Making a boot image is done with the Android OS build kit mkbootimg. There's no official tool splitting such an image, but it's quite trivial and lots of scripts available to do this. The image is basically just a concatenation of the kernel zImage and initramfs.cpio.gz.

Some finishing scripts to tie all together

Our new initramfs transfer init control to /etc/init on the GNU/Linux partition. Use this script below. You also need to copy the busybox to /sbin.

/etc/init of SDcard ext4 filesystem

#!/sbin/busybox sh

#
# Debian environment boot init script
#
# Leave all the initialization process to the Android init to handle
#

# Launch delayed init script
/etc/init.stage2 >/android/log/boot.log 2>&1 &

# Transfer control to Android init - never returns
exec /sbin/busybox chroot /android /init

Also make sure you copy the busybox to /sbin in this file system as well. Note that log from init.stage2 is stored in the Android file tree so you can access in from Android in case the Debian-level ssh server didn't start due to some mistake done in for example /etc/rc.local.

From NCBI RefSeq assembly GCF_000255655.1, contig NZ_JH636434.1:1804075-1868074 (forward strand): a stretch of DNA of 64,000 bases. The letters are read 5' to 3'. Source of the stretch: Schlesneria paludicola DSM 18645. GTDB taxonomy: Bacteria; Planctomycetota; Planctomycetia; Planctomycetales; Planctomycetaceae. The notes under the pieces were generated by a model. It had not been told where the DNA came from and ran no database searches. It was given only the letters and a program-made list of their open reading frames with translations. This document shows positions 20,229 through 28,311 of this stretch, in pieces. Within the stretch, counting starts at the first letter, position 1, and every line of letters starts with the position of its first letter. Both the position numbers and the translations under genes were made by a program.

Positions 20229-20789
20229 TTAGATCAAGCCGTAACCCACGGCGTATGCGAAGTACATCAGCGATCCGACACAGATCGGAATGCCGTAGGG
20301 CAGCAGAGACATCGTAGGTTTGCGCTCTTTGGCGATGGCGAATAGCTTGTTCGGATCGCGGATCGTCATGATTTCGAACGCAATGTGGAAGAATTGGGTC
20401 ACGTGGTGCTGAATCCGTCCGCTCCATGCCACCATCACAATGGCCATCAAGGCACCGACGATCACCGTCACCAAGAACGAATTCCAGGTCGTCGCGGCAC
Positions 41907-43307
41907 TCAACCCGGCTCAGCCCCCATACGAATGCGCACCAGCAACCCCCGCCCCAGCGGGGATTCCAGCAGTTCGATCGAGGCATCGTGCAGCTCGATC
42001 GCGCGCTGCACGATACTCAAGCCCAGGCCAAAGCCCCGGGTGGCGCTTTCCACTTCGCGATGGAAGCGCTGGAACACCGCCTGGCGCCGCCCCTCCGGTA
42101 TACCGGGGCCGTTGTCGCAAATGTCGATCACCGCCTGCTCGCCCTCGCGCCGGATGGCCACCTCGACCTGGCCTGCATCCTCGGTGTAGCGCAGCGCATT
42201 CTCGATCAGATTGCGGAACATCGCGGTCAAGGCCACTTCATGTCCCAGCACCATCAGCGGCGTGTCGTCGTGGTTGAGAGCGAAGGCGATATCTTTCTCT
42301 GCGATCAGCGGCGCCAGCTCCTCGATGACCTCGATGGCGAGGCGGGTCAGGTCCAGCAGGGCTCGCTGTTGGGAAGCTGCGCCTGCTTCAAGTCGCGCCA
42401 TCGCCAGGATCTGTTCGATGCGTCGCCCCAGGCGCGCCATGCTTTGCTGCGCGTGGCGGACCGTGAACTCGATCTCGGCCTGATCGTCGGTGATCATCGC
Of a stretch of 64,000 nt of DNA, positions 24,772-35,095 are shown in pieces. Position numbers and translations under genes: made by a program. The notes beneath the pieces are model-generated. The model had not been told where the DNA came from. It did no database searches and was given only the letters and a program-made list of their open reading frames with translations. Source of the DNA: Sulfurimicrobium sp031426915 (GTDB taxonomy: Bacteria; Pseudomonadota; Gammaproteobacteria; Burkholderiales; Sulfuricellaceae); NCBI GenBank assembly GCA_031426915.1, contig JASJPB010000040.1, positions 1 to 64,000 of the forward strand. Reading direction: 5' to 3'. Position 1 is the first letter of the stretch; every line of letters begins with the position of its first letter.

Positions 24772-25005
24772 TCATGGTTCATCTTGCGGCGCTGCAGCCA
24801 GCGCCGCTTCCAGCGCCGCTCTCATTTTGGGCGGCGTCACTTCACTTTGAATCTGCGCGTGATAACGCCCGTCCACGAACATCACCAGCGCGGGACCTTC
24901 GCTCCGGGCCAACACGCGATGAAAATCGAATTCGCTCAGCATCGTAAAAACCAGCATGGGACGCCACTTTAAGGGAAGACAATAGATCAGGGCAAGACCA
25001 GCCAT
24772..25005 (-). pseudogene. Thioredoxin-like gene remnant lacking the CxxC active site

What this script does, is forking of a secondary delayed script the Debian environment executes once the Android init is done. It then transfers control to the Android original init, still running as pid 1 of course.

The secondary script init.stage2

/etc/init.stage2 of the SDcard ext4 filesystem

#!/sbin/busybox sh

#
# Delayed Debian environment boot init script
# Not really init (not pid 1) but a fork of it.
# The real init is right now executing in Android chroot
#

/sbin/busybox echo "`/sbin/busybox date` Debian init stage2 started"